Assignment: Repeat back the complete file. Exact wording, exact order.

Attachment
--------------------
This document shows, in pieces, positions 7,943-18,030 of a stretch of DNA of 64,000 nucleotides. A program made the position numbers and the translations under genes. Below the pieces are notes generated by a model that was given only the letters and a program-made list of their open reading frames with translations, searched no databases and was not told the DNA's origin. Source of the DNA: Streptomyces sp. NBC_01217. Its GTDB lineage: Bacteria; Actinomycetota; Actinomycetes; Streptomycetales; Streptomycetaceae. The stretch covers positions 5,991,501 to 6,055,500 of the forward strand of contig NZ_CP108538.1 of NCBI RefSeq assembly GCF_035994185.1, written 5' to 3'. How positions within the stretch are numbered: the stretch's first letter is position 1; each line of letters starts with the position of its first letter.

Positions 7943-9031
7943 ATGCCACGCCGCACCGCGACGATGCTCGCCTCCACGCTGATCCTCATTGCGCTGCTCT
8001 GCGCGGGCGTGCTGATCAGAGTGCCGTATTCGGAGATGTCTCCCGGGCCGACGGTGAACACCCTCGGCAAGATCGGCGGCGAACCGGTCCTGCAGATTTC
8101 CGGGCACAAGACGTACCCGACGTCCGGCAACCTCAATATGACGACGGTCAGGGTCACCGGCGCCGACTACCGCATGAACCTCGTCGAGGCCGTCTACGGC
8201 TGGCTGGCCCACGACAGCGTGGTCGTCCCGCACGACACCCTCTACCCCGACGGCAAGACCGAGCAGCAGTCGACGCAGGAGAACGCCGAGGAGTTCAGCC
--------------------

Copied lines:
This document shows, in pieces, positions 7,943-18,030 of a stretch of DNA of 64,000 nucleotides. A program made the position numbers and the translations under genes. Below the pieces are notes generated by a model that was given only the letters and a program-made list of their open reading frames with translations, searched no databases and was not told the DNA's origin. Source of the DNA: Streptomyces sp. NBC_01217. Its GTDB lineage: Bacteria; Actinomycetota; Actinomycetes; Streptomycetales; Streptomycetaceae. The stretch covers positions 5,991,501 to 6,055,500 of the forward strand of contig NZ_CP108538.1 of NCBI RefSeq assembly GCF_035994185.1, written 5' to 3'. How positions within the stretch are numbered: the stretch's first letter is position 1; each line of letters starts with the position of its first letter.

Positions 7943-9031
7943 ATGCCACGCCGCACCGCGACGATGCTCGCCTCCACGCTGATCCTCATTGCGCTGCTCT
8001 GCGCGGGCGTGCTGATCAGAGTGCCGTATTCGGAGATGTCTCCCGGGCCGACGGTGAACACCCTCGGCAAGATCGGCGGCGAACCGGTCCTGCAGATTTC
8101 CGGGCACAAGACGTACCCGACGTCCGGCAACCTCAATATGACGACGGTCAGGGTCACCGGCGCCGACTACCGCATGAACCTCGTCGAGGCCGTCTACGGC
8201 TGGCTGGCCCACGACAGCGTGGTCGTCCCGCACGACACCCTCTACCCCGACGGCAAGACCGAGCAGCAGTCGACGCAGGAGAACGCCGAGGAGTTCAGCC